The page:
22 July 2017

Review

I decided to tell my father everything about Joseph and what he had done. But as I told him, falteringly, about what was happening.his eyes exploded with rage at my gruesome 'lie'. He 
began to shout above my pleas,then, not being able to quieten me, he slammed his fist into my mouth, splattering my lips through the gaps of my teeth. He did not want to hear it, and it only made my punishment worse.I knew then that I could never tell anyone. I was utterly alone. (p112)

This short extract is from the middle of "Gypsy Boy" by Mikey Walsh. It is a true story. Here he is eight years old and bewildered by the brutal attentions of his paedophilic Uncle Joseph. But his father Frank Walsh isn't listening. Little Mikey is used to physical punishment, including being hosed down whenever he wets the bed. His father is a fearful bully, unable to accept that his first born son will never be a gypsy prizefighter.

The book reveals some of the inner workings of Romany life. There is brutishness but there is also honour and togetherness. There are long-established moral codes and the "Gorgia" householders they live amongst are viewed with disdain and invariably downright animosity.

Mikey's father makes money by ripping off unsuspecting "Gorgia" pensioners.. He lays tarmac at massively inflated prices and the quality of his work is dreadful. He even steals the tar and grit required. Of course as Mikey grows older he ends up doing all the manual work, frequently receiving cruel beatings when his father is not happy with his work.

Entering puberty, Mikey comes to realise that he is gay which in the Romany world is simply unacceptable. Eventually he runs away to begin a new life but the joyfulness and the terror of his upbringing remains with him.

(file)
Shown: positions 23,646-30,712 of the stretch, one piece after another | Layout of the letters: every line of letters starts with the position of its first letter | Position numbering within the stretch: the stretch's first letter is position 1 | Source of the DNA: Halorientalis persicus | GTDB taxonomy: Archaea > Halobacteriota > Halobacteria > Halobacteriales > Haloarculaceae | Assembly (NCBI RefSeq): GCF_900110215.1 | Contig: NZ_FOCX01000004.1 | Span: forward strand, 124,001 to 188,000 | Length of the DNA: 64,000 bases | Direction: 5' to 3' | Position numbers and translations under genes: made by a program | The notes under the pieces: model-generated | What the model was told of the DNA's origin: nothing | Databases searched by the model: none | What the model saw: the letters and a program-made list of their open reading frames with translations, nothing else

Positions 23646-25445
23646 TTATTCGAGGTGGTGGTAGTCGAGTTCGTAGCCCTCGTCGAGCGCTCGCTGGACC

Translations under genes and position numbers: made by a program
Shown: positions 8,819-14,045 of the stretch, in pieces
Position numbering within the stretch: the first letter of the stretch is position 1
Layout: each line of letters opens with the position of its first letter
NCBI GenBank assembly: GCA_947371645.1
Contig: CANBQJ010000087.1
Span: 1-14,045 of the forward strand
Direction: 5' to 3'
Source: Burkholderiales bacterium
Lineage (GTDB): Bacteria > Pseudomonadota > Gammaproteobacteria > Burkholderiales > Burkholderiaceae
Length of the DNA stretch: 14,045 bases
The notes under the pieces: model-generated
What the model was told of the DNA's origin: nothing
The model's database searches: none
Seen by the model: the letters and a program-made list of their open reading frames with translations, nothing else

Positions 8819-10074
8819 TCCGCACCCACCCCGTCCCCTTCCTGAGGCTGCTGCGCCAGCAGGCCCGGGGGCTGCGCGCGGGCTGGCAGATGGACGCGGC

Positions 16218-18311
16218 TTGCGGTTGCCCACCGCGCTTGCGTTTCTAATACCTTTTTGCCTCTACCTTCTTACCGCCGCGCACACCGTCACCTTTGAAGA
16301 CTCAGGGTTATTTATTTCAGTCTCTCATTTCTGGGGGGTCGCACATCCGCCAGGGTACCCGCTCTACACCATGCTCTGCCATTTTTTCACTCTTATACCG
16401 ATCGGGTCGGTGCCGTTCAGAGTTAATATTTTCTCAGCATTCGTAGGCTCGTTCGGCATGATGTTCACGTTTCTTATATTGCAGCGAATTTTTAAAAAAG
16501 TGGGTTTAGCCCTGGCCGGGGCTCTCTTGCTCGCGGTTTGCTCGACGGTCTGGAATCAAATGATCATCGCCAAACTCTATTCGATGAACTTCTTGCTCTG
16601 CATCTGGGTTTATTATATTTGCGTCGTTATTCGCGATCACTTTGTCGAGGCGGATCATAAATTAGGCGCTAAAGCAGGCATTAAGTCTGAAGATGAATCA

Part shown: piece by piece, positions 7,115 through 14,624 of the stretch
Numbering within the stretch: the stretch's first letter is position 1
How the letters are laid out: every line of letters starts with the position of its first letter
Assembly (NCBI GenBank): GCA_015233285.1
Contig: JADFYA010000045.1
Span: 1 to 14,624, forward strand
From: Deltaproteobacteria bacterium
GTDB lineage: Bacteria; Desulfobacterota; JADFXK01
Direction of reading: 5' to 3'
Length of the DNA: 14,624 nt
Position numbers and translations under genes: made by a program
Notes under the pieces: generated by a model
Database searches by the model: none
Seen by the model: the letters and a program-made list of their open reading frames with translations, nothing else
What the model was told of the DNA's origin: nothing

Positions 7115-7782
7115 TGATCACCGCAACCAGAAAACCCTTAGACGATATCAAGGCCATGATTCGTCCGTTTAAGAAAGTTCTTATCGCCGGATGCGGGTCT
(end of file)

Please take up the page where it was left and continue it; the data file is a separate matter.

This was a very easy book to read. There is a lightness about the narration that rarely obliges the reader to ponder despite the sometimes horrific cruelties that Mikey endures. It's all so matter-of -fact. Mikey doesn't come across as embittered or psychologically damaged, he just gets on with the task of telling his story.

When I was a boy, gypsies would pass through our East Yorkshire village every year. We would run to the school gates to watch them with their horses, painted caravans and ragamuffin children. They seemed so exotic, so different - a mysterious race in our midst and I often thought of them. Even though Mikey Walsh was born as recently as 1980, his book nonetheless reveals some of the secrets of that community which persists to this day in spite of everything.

26 comments:

  1. It sounds like a really good books. My dad has brought me two in to read. I hope they're as good as that one sounds like it is.

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    1. Give me your address and I will mail the book to you then immediately delete your address from these comments.

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  2. Your comment that this was an easy book to read was surprising, given the excerpt. I'll watch for this to hit our side of the Atlantic, as it's a topic I would like to learn more about.